Blackbirdan online journal of literature and the artsSpring 2019  Vol. 18 No. 1
an online journal of literature and the arts
 print preview

The Cognac

I smoked a cigar just before taking my bath. My rubber ducky floated
around me. When I had finished I dried myself off and dressed. Then I
went to the living room and poured myself a shot of vodka. Cindy was coming
over in a half an hour. I wanted to be in good shape. When she arrived
I offered her a cocktail and she accepted. She told me about her job as an
accountant and I told her about mine as an insurance agent. We both
agreed that our bosses were idiots. We joked and laughed and had a
second drink. I felt I had known her a long time, when in fact this was
our first date. I grilled us some steaks for dinner. I poured us some
wine. We toasted each other. We laughed and ate. We talked about what
we liked to do in our spare time. We both liked to read. She liked novels
and I liked nonfiction. When we finished I cleared the table and got us
some cognac and dessert. She had beautiful eyes. I was attracted to her,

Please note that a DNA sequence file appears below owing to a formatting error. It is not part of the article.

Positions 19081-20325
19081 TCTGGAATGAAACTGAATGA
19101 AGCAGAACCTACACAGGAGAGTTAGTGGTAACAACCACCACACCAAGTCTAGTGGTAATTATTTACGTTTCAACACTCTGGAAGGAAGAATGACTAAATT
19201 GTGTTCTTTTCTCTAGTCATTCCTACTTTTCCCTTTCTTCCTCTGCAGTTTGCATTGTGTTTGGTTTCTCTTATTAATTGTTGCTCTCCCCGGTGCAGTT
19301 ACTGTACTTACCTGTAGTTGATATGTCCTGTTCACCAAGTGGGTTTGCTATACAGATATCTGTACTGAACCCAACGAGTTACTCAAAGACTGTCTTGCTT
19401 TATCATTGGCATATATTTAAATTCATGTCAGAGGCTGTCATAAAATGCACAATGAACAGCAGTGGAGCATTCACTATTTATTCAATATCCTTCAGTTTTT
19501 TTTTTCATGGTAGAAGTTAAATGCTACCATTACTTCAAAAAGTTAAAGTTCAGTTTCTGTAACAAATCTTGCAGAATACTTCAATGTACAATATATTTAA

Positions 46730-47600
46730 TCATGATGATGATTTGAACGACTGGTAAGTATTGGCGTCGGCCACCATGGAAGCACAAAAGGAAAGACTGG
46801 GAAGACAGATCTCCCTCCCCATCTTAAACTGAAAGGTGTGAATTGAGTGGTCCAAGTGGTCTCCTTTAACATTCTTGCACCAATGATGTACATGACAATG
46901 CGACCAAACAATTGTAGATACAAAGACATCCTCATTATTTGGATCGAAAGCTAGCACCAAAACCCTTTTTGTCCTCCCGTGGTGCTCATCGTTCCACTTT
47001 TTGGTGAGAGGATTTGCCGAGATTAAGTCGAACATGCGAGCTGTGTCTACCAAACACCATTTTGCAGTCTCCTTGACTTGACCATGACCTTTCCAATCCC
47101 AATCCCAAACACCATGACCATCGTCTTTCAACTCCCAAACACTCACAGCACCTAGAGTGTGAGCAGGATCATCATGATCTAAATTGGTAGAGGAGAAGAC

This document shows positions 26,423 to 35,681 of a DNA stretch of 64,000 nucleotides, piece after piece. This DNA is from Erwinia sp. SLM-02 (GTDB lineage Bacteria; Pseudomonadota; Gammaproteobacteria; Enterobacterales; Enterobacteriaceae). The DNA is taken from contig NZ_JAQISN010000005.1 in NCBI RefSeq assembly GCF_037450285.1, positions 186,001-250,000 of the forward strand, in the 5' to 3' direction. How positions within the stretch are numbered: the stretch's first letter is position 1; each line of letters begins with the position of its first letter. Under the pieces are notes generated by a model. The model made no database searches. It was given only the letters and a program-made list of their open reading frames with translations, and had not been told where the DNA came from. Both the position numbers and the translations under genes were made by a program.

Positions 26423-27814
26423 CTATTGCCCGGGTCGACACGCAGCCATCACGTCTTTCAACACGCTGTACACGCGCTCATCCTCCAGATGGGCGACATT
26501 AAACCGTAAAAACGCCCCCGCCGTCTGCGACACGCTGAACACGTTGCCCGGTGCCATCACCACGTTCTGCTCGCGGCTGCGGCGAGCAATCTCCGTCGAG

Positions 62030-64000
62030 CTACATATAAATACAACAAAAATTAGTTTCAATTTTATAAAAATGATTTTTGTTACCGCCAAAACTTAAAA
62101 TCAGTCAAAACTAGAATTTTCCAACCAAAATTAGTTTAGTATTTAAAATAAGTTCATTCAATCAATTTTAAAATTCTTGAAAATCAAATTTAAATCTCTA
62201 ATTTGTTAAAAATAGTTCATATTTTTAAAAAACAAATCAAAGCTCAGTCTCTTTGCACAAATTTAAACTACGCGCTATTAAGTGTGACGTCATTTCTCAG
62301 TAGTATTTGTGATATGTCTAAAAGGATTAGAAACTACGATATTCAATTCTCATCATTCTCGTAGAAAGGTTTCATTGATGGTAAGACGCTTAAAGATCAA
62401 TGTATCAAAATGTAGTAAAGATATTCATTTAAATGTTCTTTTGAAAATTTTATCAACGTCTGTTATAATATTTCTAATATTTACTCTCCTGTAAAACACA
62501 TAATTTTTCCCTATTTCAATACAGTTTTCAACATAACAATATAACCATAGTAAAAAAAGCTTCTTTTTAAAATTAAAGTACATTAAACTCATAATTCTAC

but knew I should wait. We talked about our childhoods, growing up in
the city, brothers and sisters. I asked her if her family was religious.
She said, “Not really. We went to church on Easter and Christmas, you
could hardly call that religious.” I said, “Same here.” And we laughed.
We talked politics and so on. The next thing I knew I woke up in bed
in the morning. I looked around for Cindy, but she wasn’t there. I got
up, holding my sore head. I went to the kitchen to make myself some
coffee. There was blood all over the floor. I panicked. I tried to
remember the end of the evening. I couldn’t. Maybe we fought, I wasn’t
sure. Maybe I stabbed her, but that seemed unlikely. I wasn’t a violent
man, I never had been before. But somebody got hurt and it wasn’t me.
Finally the phone rang. It was Cindy. “Are you all right? There’s blood
all over the floor,” I said. “Yes, I’m okay, but I stabbed something.
I don’t know what it was,” she said. “What do you mean,” I said. “It
had fangs and sharp claws and pointy ears and was the size of a small
dog, that’s all I know,” she said. “Was it a raccoon?” I said. “No,
I know what a raccoon looks like. I said I don’t know.” “Okay, well
it must be in the house, anyway. You stabbed it, I mean, it must be
dead,” I said. “I think it went back in one of those cognac bottles,”
she said. “Oh my God, I’m going to throw them all out immediately,” I
said. “Please don’t, I kind of liked it,” she said.  

   Nine Posthumous Poems

return to top